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nationality vs. ethnicity

(noun) vs. (noun)

nah shun AL ih tee vs. eth NIH sih tee

("al" rhymes with "pal") ("eth" rhymes with "Seth")


The state of being a citizen of a specific country or otherwise a member of a national group.


The state of belonging to a group with a shared ancestral, national or cultural tradition

In common usage in the U.S., "nationality" and "ethnicity" mean very different things. "Nationality" means "What country's on your passport and birth certificate?" and "ethnicity" means "Who were your ancestors." In my case, my nationality is American and my ethnicity is mostly Italian and Irish.

In other English-speaking countries, however, "nationality" and "ethnicity" are almost interchangeable. (This is probably because most countries are believed to have been founded and principally populated by one group of people. This would be various specific Celts for Ireland, Scotland and Britain proper, Franks for France, Indians in India, etc. This belief is not always true, but it is usually there. The people in the U.S., however, have always considered themselves to come from more than one ancestral group. (Back in the 1700s, having Germans and Britons and Dutchmen in the same room counted as a highly diverse meeting, and the concept of ethnic diversity has expanded since.) So nation and ancestry were more clearly two separate things for Americans than for other people.)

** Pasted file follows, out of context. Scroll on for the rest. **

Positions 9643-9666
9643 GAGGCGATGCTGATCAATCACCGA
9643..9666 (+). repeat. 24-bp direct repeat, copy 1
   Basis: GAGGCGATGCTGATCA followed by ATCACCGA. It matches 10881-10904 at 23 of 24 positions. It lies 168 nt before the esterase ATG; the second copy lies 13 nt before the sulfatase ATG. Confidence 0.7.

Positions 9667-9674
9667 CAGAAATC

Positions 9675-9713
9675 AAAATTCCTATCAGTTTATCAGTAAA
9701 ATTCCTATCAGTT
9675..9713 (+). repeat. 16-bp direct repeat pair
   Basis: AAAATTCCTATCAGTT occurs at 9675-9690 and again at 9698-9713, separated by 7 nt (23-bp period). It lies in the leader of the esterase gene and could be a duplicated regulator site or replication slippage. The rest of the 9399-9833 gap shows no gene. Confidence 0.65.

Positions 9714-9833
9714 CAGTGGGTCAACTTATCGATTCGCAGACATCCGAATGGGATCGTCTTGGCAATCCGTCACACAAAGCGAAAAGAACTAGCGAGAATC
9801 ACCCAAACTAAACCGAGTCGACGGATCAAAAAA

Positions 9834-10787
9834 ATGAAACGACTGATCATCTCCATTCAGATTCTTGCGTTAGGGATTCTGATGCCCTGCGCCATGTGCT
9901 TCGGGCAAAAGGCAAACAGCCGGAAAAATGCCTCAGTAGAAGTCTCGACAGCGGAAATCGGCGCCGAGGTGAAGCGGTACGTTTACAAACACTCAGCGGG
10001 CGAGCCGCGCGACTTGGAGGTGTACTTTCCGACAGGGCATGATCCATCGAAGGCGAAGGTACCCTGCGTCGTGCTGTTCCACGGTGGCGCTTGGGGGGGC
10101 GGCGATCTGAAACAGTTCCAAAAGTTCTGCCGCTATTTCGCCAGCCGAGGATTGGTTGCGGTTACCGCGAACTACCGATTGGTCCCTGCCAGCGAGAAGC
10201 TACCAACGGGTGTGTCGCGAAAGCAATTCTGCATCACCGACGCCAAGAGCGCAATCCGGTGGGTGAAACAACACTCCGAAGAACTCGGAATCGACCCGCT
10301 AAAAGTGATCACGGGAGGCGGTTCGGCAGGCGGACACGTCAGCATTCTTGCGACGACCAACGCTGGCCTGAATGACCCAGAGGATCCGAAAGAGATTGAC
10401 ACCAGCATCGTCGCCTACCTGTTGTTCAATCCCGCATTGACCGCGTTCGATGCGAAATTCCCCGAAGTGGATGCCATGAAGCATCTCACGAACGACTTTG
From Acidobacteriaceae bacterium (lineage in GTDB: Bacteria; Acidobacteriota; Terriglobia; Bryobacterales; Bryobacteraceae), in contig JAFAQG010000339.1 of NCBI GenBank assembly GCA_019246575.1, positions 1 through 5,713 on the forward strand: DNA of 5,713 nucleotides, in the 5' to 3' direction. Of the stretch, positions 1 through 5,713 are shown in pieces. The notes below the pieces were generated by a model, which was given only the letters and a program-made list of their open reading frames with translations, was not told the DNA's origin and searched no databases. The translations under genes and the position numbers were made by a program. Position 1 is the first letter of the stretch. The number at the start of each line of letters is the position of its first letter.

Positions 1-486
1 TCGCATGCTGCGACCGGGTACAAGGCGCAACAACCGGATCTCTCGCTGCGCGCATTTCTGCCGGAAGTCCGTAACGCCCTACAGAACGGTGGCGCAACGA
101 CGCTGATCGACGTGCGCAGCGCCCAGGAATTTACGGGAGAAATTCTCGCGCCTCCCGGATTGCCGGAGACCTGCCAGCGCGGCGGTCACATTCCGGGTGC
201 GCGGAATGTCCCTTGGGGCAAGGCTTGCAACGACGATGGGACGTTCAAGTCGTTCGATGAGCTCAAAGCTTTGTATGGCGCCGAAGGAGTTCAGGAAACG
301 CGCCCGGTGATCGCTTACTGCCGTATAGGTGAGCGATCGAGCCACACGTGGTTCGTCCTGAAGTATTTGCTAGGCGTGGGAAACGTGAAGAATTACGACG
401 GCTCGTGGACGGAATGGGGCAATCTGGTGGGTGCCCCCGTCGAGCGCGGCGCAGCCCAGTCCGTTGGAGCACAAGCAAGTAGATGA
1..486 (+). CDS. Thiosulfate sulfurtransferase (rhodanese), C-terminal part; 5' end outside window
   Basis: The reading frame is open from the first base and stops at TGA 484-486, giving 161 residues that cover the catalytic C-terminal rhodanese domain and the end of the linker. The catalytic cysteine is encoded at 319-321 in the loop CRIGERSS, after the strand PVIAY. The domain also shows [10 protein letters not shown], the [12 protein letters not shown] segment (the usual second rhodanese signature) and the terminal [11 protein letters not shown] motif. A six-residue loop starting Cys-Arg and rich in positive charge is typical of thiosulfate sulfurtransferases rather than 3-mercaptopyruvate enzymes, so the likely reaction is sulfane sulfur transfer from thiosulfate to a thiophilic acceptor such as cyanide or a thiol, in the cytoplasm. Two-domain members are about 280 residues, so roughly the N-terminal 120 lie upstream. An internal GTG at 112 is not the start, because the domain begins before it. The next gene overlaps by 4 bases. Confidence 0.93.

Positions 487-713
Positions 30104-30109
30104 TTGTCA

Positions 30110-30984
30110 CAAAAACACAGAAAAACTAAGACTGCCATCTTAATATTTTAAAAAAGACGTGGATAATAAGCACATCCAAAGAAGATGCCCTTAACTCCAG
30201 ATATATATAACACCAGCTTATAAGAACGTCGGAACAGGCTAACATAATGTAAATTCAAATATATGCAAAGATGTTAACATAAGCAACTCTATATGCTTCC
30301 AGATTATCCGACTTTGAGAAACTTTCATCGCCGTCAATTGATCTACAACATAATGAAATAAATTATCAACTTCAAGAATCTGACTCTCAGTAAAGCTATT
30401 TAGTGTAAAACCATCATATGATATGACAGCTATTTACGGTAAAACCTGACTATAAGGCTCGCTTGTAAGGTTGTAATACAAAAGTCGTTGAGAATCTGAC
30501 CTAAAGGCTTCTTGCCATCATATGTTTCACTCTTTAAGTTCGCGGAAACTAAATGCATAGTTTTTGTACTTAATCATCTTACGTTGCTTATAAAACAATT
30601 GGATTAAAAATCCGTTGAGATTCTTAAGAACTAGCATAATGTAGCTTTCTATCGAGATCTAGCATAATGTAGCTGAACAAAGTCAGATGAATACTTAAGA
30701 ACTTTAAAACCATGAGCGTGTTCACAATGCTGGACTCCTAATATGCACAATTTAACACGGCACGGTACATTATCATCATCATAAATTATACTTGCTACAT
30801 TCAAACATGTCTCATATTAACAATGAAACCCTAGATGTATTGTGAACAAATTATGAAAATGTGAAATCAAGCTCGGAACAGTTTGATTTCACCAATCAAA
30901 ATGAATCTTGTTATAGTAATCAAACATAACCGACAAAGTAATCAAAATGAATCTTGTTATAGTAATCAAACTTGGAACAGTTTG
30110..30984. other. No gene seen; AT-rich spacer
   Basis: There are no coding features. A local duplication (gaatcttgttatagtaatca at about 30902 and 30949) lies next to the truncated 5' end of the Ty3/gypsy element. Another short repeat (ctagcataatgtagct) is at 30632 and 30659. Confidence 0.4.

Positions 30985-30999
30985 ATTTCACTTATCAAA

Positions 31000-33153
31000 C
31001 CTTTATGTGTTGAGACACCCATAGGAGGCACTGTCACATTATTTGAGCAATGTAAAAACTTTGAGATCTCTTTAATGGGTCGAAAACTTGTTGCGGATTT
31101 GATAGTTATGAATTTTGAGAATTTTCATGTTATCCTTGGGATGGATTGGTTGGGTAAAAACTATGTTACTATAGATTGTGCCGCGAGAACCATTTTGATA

To U.S. readers, talking about the "nationalities" of participant in a medical study does not make sense may be confusing because they will be thinking about citizenship and passports and not about shared genes or even shared recipes and eating habits.

(Please retain the reference in reprint:

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